During public comment, Peirce suggested they either delete the SPA or provide the intent in a narrative.
Peirce then asked the mayor if he planned to become a paid consultant like former Mayor Ed Morgan.
Miller asked Peirce, “What’s your agenda?”
Schwan immediately cut him off saying, “Enough!” and urged council to adopt the general plan.
During the roll call vote, Van Allen voted “present,” which Town Clerk Betsy wise refused to consider and told Van Allen he needed to vote one way or the other. Van Allen changed his vote to no.
Council voted unanimously in favor of calling for a Nov. 6, 2012 election to adopt the general plan.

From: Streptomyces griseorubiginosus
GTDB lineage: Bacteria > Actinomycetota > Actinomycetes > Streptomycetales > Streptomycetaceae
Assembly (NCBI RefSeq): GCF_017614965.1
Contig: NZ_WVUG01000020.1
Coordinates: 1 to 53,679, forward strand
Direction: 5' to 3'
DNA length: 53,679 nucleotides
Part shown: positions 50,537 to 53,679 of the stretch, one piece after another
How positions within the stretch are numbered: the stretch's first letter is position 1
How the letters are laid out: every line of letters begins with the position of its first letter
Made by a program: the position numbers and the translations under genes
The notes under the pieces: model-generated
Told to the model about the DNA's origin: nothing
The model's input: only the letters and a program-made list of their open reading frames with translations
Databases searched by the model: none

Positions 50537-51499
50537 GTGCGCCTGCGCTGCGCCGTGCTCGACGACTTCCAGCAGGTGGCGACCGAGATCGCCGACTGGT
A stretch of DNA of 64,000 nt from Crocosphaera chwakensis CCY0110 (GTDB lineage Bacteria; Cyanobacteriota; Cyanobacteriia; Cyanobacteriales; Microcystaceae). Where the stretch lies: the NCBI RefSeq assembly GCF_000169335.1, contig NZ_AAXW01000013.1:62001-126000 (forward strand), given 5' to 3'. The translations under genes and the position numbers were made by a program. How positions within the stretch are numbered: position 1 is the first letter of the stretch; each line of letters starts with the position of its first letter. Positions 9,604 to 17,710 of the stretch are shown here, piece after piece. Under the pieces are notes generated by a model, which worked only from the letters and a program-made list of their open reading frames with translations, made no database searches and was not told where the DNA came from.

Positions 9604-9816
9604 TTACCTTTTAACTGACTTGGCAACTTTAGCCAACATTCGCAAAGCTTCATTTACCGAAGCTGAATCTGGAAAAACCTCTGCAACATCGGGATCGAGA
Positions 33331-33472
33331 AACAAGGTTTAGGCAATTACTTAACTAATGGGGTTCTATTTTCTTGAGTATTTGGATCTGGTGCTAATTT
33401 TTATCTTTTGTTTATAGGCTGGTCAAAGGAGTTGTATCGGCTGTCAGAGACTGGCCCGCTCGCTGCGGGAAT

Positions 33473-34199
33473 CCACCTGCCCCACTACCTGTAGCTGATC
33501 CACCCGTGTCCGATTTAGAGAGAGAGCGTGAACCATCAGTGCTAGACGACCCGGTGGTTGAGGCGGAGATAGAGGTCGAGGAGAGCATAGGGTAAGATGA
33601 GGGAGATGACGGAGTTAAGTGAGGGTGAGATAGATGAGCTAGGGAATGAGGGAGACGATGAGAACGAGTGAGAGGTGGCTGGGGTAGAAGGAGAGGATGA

Council was unanimous in its approval of the purchase of a $193,000 PM-10 street sweeper.
According to Neiss, a federal grant will contribute $186,000 toward the cost, with the town paying the remaining $7,000.
Council also voted unanimously in favor of a $250,000 MAG engineering study to look at ways to enhance arterial streets, connectivity and pathways through Carefree and Cave Creek. The cost to each town will be $5,000.
Price announced the agenda item regarding staggered four-year council terms is in conflict with term limits and the matter has been referred to the town attorney to look into.